Simone: Woman of the century is an important film telling the inspiring story of an important woman who defied the odds (and death at Auschtwitz), broke barriers and crammed a lot into her 89 years. The film is also known as Simone: The journey of the century (Simone – Le voyage du siècle) and Simone, a Woman of the Century (Simone, une femme du siècle).
Director Olivier Dahan is no stranger to biopics having directed the Edith Piaf biopic La Vie en Rose (La Môme) which was released in 2007 and also Grace of Monaco (Grace de Monaco) in 2014. This film is nominated at the Cesar awards, which will be held later this month, for Best Production Design (Christian Marti) and Best Costume Design (Gigi Lepage).
Simone’s time in Auschwitz is interspersed throughout the film and it’s easy to see how her harrowing ordeal there informed the kindness and passion that she went on to embody in all of her life’s works thereafter. It must have been difficult to decide which parts of her life were included and those that weren’t and the film at a running time of 2 hours 20 minutes does an impressive job of showing many of her achievements and her struggles. From pushing to make abortion legal in France in a mostly male parliament, to overhauling the French prison system to give prisoner’s access to proper health care and hygiene and later advocating for the rights and fair treatment of people with HIV/AIDS.
The actresses Elsa Zylberstein, who played Simone Veil between 1968-2006, and Rebecca Marder, who played the younger Simone Jacob from 1942-1967, did so persuasively. Judith Chemla. who played her sister Milou, was also impressive – we could feel her heart-wrecnching pain through her facial expressions and piercing eyes.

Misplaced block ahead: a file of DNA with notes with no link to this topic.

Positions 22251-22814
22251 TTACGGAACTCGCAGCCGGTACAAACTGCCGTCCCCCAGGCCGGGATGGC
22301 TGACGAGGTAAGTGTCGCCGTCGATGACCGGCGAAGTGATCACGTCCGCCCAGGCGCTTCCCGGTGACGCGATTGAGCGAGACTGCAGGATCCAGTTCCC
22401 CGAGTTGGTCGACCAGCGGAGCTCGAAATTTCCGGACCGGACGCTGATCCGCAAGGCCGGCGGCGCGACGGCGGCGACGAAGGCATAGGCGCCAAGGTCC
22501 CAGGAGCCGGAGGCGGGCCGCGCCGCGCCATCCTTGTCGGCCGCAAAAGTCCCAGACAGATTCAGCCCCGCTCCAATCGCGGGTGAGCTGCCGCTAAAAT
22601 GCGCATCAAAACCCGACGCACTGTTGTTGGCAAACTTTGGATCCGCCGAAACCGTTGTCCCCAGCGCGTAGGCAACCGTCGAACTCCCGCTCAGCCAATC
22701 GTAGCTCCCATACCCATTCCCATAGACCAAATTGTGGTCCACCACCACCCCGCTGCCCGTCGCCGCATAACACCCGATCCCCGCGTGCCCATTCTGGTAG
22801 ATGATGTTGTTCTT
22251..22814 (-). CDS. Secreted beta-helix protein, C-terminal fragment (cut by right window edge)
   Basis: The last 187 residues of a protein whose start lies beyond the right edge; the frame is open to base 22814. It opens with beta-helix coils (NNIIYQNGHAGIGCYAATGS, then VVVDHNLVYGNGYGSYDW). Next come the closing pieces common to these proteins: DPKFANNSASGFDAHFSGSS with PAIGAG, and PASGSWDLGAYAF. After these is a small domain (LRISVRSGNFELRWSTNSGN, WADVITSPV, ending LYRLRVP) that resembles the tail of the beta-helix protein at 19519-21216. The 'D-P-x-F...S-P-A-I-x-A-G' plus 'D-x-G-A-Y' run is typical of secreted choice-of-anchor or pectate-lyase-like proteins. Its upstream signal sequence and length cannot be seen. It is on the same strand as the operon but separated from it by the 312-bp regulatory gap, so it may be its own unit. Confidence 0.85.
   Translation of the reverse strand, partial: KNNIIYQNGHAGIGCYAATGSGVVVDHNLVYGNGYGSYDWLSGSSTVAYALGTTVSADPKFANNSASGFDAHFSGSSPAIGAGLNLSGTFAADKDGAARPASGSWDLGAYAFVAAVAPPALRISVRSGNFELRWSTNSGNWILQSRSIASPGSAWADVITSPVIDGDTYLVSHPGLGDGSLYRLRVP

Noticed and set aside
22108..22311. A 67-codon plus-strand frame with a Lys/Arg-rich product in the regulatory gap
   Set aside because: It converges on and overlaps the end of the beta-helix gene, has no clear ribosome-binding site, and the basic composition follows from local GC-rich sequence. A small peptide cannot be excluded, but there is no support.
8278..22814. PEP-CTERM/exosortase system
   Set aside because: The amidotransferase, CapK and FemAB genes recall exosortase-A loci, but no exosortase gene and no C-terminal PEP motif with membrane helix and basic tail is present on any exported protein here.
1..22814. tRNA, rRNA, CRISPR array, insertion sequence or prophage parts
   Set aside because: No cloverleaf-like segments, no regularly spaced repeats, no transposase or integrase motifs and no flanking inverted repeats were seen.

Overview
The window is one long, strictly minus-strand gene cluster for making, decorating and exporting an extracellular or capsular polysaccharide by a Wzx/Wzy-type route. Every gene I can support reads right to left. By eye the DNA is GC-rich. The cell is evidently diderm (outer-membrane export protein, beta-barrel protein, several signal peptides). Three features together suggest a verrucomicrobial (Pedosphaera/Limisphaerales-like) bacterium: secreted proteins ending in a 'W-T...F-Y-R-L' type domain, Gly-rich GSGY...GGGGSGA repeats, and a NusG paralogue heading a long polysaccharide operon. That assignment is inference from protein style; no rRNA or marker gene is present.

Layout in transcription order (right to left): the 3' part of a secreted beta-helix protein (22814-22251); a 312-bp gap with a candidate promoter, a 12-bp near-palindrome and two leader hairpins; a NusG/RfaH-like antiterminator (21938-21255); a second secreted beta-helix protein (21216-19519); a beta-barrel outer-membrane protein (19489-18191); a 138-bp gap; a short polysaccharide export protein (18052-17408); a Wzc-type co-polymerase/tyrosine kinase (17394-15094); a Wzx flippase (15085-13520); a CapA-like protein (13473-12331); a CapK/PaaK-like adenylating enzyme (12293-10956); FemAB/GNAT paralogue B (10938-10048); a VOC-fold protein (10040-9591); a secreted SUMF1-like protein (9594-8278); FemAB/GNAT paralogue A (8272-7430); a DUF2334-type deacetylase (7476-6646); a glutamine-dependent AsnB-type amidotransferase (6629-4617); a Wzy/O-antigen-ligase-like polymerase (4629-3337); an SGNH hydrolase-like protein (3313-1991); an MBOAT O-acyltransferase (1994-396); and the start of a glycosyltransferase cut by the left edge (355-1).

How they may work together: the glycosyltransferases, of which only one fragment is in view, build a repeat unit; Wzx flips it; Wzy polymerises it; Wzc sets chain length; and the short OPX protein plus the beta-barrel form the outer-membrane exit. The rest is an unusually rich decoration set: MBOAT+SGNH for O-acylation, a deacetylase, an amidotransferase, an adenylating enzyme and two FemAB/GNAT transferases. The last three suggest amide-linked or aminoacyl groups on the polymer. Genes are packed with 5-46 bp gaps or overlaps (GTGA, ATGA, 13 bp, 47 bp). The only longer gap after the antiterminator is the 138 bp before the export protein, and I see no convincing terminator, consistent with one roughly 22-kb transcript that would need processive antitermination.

The film darts between an older Simone sitting on her verandah by the sea writing notes in her notebook and the various moments of her life. We understand in the film that in those seaside scenes, she is writing a memoir and we know that in fact she wrote several. The film is narrated as if we are reading the words she is writing and we wonder whether the narrated words are in fact hers from her own memoirs – this much was unfortunately not made clear in the credits so we are unsure.
Scenes depicting Jewish people crammed into stuffy train carriages awaiting their fate and marching into the concentration camps were filmed in an almost sepia-like way. This gave them an ethereal feel, even though we know it was unfortunately all too real. It effectively made it feel like we were watching historic imagery from the time.
While Simone may have survived the war, this is not a film solely about it. However, you can see how her treatment at the hands of the Nazis as a teenager shaped the woman she was to become fighting for humanity and dignity for all. Simone: Woman of the century showcases the life and achievements of the inspiring Simone Weil and is worth watching to learn more about her alone.
Matilda Marseillaise received access to a screener of Simone: Woman of the century for the purposes of reviewing it.
You can see Simone: Woman of the century Showing at Europa! Europa In Melbourne and Sydney this February and March.
KEY INFO FOR EUROPA! EUROPA 2023
WHAT: Europa! Europa 2023 – a European film festival
WHERE: In Melbourne (Classic Cinemas, Elsternwick and Lido Cinemas, Hawthorn); and in Sydney (Ritz Cinemas, Randwick).
WHEN: 16 February – 7 March 2023
HOW: Buy your film tickets at www.europafilmfestival.com.au
HOW MUCH: Ticket prices are as follows:
Single film tickets:
- Adults $24
- Concession and Classic, Lido and Ritz Cinemas members $18.50
- 10 film pass $175 ($17.50 per ticket)
- 20 film pass $330 ($16.50 per ticket)
- Festival pass (1x redemption on each of the 29 films) $400
To find out more about Europa! Europa, read our article
For other events with French and Francophone links happening in Australia this month, check out our What’s on in February article